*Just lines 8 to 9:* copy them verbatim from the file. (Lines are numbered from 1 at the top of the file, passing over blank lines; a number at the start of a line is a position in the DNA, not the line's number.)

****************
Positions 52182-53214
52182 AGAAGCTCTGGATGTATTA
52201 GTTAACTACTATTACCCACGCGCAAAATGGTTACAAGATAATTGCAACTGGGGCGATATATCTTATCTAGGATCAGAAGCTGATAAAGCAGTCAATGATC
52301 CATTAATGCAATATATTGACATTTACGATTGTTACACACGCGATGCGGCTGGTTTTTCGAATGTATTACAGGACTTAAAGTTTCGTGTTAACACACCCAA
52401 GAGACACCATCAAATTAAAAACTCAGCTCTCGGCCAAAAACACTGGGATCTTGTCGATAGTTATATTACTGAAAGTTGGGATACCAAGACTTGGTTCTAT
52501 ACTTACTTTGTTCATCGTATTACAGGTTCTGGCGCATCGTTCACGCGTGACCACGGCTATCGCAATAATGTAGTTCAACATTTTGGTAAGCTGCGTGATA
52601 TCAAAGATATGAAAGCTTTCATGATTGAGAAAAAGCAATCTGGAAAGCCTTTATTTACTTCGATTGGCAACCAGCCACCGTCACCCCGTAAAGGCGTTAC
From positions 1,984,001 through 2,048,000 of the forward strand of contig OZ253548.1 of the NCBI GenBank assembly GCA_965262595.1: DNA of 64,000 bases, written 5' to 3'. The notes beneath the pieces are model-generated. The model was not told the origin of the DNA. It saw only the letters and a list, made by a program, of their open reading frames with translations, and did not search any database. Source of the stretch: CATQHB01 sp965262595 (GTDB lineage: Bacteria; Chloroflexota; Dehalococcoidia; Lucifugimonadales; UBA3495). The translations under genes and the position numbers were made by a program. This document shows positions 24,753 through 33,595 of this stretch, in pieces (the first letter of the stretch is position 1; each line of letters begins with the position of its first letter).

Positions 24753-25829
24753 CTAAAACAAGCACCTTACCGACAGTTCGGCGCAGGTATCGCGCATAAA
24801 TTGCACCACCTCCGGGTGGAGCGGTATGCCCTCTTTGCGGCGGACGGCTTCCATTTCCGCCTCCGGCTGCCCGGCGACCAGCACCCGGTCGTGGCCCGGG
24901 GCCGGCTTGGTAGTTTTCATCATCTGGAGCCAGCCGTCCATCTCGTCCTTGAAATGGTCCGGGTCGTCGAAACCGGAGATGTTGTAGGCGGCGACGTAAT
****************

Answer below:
From positions 1,984,001 through 2,048,000 of the forward strand of contig OZ253548.1 of the NCBI GenBank assembly GCA_965262595.1: DNA of 64,000 bases, written 5' to 3'. The notes beneath the pieces are model-generated. The model was not told the origin of the DNA. It saw only the letters and a list, made by a program, of their open reading frames with translations, and did not search any database. Source of the stretch: CATQHB01 sp965262595 (GTDB lineage: Bacteria; Chloroflexota; Dehalococcoidia; Lucifugimonadales; UBA3495). The translations under genes and the position numbers were made by a program. This document shows positions 24,753 through 33,595 of this stretch, in pieces (the first letter of the stretch is position 1; each line of letters begins with the position of its first letter).

Positions 24753-25829